Event hosts will earn most of their revenue through the sale of commercials
According to analytical company SuperData, global revenue for the worldwide eSports market will increase by 19 percent and total $892.8 million in 2016. In 2017, the market will reach $1 billion, the company says.
This year, consumers and advertisers spent $328 million in Asia, $275 million in the U.S., $269 million in Europe (including Russia) and $19 million elsewhere on eSports competitions.
Most of the money – $661 million – came from advertising and sponsorships. About $78 million made up the prize pool for eSports teams, while $59 million went to bookmaker sites, $40 million to amateur eTournament platforms, $34 million to tournament ticket sales, and $19 million to merchandising.
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eSports involve competitions among players of popular computer games like "Dota 2," "StarCraft" and "League of Legends." Although the first "StarCraft" competitions took place at the end of 1990s, eSports only recently started to attract large audiences, making it a new phenomenon.
eSports are becoming more and more mainstream and attracting traditional media, including U.S. cable channels like TBS and ESPN, and advertising.
SuperData also predicts that 213.8 million people will watch competitive gaming this year. By the end of 2019, the global audience will grow to 303 million, the company says in its report.
The eSports audience is mostly male (85 percent), more than half of which are men between 18 and 25 years old, says SuperData.
According to the report, the most popular game of the first part of 2016 was "League of Legends" by Riot. At the height of its viewership, the game's monthly audience hit 98 million spectators, with viewers spending 450 hours watching the game via streaming service Twitch.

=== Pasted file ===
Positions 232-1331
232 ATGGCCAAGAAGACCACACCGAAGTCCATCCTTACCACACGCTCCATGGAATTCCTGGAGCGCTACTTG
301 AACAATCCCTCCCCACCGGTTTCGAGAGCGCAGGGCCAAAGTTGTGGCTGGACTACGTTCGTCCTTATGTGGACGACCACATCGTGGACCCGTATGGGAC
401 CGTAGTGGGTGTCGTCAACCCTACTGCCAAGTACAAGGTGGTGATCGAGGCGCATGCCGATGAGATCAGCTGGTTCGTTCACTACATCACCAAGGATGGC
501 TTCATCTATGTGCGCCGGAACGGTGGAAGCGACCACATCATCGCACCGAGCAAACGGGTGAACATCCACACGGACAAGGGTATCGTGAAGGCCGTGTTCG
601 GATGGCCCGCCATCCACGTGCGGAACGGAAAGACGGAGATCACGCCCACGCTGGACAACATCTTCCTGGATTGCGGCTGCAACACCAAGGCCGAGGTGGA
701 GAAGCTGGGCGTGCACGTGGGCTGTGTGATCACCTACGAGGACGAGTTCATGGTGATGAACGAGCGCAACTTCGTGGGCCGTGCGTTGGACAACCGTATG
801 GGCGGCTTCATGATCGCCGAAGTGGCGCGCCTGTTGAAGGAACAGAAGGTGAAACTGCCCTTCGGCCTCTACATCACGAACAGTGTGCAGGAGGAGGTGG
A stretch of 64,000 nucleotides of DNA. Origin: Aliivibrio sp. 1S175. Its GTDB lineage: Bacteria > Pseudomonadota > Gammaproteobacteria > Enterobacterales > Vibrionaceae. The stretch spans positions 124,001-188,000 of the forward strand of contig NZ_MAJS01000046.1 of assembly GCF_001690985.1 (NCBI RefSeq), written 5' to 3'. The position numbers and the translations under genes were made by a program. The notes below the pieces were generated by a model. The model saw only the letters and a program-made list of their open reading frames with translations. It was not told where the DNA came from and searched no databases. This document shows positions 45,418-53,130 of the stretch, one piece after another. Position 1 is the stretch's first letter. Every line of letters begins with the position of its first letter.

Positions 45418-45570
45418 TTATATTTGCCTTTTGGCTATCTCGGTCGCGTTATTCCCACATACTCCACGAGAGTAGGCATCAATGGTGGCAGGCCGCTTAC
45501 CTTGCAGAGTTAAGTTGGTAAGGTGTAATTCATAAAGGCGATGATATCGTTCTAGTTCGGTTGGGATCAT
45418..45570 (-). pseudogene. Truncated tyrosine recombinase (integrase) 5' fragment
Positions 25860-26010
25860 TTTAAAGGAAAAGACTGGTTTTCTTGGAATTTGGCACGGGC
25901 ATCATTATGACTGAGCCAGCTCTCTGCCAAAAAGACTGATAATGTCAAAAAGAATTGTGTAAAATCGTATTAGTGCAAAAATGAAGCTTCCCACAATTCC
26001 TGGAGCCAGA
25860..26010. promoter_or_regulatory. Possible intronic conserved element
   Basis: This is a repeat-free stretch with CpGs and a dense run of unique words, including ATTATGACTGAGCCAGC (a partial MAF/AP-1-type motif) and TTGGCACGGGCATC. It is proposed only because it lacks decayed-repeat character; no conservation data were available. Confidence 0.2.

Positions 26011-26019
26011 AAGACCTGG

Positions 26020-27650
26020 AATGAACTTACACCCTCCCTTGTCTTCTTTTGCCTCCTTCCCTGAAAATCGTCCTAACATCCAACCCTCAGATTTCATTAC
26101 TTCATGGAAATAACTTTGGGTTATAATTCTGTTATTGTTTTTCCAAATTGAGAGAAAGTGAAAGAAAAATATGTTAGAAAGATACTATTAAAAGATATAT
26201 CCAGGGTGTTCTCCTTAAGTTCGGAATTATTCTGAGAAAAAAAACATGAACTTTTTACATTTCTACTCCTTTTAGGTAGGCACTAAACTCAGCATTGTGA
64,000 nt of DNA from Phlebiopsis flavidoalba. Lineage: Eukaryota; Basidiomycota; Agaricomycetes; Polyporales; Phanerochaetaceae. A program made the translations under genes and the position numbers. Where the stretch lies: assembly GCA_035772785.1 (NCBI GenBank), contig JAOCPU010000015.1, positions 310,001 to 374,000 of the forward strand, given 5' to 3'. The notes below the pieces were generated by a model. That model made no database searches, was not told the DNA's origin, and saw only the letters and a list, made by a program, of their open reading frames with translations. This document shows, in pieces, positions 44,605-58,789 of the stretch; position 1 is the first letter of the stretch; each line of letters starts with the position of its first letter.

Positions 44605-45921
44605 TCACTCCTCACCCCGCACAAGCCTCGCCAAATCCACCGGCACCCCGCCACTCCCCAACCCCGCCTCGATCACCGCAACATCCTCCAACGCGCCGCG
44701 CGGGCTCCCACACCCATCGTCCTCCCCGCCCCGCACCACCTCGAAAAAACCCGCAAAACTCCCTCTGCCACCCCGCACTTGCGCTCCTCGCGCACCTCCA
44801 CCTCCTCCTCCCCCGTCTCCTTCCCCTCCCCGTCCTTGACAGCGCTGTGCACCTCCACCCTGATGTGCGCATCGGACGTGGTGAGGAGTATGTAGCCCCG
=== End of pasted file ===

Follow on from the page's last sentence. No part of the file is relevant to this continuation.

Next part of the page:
The runner-up was "Call of Duty," which drew an audience of 75 million people. Third place went to "FIFA 16" with 23 million viewers.
Vasily Magurian, head of IT-Territory, Mail.Ru Group, says there are three key participants in the eSports market: game makers, spectator platforms and teams.
"Game makers benefit from in-game purchases, for which eSports is the main driver. Spectator platforms earn revenue though the sale of commercials and micro-transactions related to monetizing the video content created in the game. The top teams make money by winning tournaments, making business deals with game makers and event-hosting platforms, and securing sponsorships," says Magurian. "The most successful teams create their own brand of products, which can include souvenirs, in-game objects and so on."
Bloggers that create video content related to games and events are also important participants in the eSports phenomenon, says Magurian. These 21st century journalists benefit via advertising (including product placement) and donations from end users.
Investors are actively pouring money into eSports-related ventures. One of the largest investments in this market is Amazon's $1 billion purchase of videogames streaming service Twitch. Last year, Swedish media holding MTG paid $28 million for eSports events planner Turtle Entertainment.
Russia has been the focus of substantial investments in eSports. Alisher Usmanov put $100 million into Virtus.Pro, an eSports tournaments planner. Earlier, Yuri Milner invested $26 million in Super Evil Megacorp, the creator of "Vainglory," an online strategy game and the tournament platform of the same name.
In addition, in 2017, the Ministry of Sports in Russia recognized eSports as an official sport.
In Russia, the primary source of income for hosting events is in-game merchandise, says Alexey Krainov, head of the Russian branch of game publisher Riot Games. Sponsorships and financial support from game makers help as well, Krainov says, and there's great potential in betting on eSports and selling tickets.
Krainov found it difficult to estimate the costs involved in supporting the Russian eSports market and potential revenues.